Monday, July 22, 2024

Farato: Business owners bemoan police demolition of illegal encroachments 

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By: Zackline Colley

Facing the harsh reality of illegal encroachment, business owners impacted by the authorized demolition of their premises in Farato, along the Brikama highway opened up about their struggles.

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From small enterprises to established shops, these victims shared poignant stories of financial loss, emotional strain, and the uncertainty that now loomed over their livelihoods.

Amadou Jallow, who operates a local “Tangana shop” tells The Fatu Network that the partially demolished part of his shop has impacted his business.

“I have lost most of my customers to the Tangana shop behind me. If customers come and it’s crowdy with nowhere to sit, they become impatient and move to the next shop which is not affected because he is not situated on the highway unlike me.

“I used to have a full house every morning before the demolition but now business is slow [and [I] am even having thoughts of moving out to a better environment cause [sic] the sun disturbs both me and my customers who complain of how uncomfortable it is to enjoy their meals in my shop,” Jallow told The Fatu Network.

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Unlike Amadou Jallow, a woman in her mid-thirties was left hopeless after her small canteen where she sells fast food was completely demolished during the illegal encroachment operation. Astou Faye told The Fatu Network how her canteen located at the Farato Bojang Kunda has been her only source of income.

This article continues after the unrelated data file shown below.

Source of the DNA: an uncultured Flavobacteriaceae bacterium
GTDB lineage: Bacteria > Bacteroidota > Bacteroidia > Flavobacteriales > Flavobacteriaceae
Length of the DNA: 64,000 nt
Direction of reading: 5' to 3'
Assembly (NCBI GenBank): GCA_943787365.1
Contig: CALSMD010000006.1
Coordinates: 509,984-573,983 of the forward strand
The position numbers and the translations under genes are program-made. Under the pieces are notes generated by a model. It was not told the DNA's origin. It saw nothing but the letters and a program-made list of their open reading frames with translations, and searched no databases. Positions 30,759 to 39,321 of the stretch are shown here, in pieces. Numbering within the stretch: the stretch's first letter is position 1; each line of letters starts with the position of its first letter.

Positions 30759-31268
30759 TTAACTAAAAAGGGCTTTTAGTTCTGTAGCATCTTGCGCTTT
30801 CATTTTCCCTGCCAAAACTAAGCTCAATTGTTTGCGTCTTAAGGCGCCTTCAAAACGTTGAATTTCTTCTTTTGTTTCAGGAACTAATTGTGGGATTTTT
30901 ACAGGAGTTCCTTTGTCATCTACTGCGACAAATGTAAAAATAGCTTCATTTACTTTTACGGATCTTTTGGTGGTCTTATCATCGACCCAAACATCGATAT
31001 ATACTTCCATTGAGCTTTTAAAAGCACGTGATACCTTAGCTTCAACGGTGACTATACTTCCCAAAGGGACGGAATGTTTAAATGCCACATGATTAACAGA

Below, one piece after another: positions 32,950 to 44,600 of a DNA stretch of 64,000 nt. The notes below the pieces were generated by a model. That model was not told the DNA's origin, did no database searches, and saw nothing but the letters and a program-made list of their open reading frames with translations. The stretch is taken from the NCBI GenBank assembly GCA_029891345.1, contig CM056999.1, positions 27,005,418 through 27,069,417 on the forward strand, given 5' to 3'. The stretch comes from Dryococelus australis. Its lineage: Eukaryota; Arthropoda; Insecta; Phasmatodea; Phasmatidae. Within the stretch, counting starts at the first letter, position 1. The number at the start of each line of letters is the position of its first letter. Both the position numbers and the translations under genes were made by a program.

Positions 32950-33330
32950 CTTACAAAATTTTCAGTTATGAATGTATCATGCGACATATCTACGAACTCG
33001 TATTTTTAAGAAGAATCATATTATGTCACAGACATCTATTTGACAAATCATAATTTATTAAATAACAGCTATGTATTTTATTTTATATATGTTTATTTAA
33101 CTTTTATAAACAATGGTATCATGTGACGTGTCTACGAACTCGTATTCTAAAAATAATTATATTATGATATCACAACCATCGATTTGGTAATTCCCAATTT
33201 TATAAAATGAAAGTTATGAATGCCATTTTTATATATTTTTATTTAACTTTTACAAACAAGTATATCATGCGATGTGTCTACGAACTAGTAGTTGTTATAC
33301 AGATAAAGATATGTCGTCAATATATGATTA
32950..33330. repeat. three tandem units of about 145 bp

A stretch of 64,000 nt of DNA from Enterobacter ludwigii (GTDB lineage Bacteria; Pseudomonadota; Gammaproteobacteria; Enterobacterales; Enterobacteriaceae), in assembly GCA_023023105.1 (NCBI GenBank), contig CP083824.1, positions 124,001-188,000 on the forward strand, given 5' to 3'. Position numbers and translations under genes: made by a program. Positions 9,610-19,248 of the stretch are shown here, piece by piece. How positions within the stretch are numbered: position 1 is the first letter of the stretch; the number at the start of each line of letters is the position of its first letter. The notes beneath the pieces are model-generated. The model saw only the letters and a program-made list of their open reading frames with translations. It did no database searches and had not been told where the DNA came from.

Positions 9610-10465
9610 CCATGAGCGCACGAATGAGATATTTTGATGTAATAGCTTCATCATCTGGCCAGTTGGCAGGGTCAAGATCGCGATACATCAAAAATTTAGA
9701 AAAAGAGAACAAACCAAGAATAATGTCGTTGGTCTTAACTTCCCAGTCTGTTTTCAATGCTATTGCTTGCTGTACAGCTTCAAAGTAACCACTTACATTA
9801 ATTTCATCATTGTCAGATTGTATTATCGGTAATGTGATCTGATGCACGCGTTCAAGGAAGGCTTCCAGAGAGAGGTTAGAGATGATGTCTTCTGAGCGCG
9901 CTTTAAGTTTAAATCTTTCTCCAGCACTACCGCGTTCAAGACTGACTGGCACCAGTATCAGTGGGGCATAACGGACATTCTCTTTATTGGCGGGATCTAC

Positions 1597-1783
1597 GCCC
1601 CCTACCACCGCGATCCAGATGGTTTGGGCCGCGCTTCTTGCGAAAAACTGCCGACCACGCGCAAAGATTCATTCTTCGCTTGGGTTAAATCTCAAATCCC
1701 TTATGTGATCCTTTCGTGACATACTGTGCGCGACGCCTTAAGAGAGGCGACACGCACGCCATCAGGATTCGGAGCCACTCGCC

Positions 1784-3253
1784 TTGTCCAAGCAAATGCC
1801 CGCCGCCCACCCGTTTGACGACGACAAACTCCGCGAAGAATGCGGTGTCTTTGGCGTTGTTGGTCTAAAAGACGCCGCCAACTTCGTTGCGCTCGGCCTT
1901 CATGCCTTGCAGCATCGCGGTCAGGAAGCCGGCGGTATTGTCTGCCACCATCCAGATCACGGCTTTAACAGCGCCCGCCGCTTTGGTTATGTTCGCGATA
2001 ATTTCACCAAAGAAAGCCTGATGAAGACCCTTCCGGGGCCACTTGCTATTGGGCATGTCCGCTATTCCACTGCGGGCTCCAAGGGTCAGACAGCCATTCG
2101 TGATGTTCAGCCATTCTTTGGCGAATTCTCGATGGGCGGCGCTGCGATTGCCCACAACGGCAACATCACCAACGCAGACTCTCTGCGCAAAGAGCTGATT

“When I was told about the demolishment going on, I did not think I was going to be affected but my hopes shattered when I was home preparing the food to sell when one of my customers came to tell me the devastating news that my canteen was marked to be demolished.

“I am not worried because I have God. I am now looking for a suitable place to resume my business but, in the meantime, things are really hard on me. I am only dependent on my savings for now,” Faye said.

Aside from those affected, people like Moses Jarju believe the illegal encroachment operation was long overdue. Mr. Jarju pointed out that some illegal encroachment along the highway causes most of the traffic jams along the Brikama highway.

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He told The Fatu Network that some accidents have happened in the past involving vehicles hitting some of the shops situated just a few steps from the highway which he described as very dangerous.

“This operation is long overdue; people live where their land ends and come up to the highway to build their shops which could be very risky. Most of these establishments tend to increase the rate of traffic jams cause [sic] they create parking spaces where vehicles are meant to move.

I accept that it has caused a lot of havoc for the victims [but] it is for the well-being of them all. Last year, we had serval accidents involving some of these canteens situated right on the main road, so it is risky. I commend the national road authority and the police for a job well done,” Jarju said.

As the victims of the demolition narrated their challenges, a collective plea for justice emerged, emphasizing the need for authorities to address the profound impact of illegal encroachment on the local business community.

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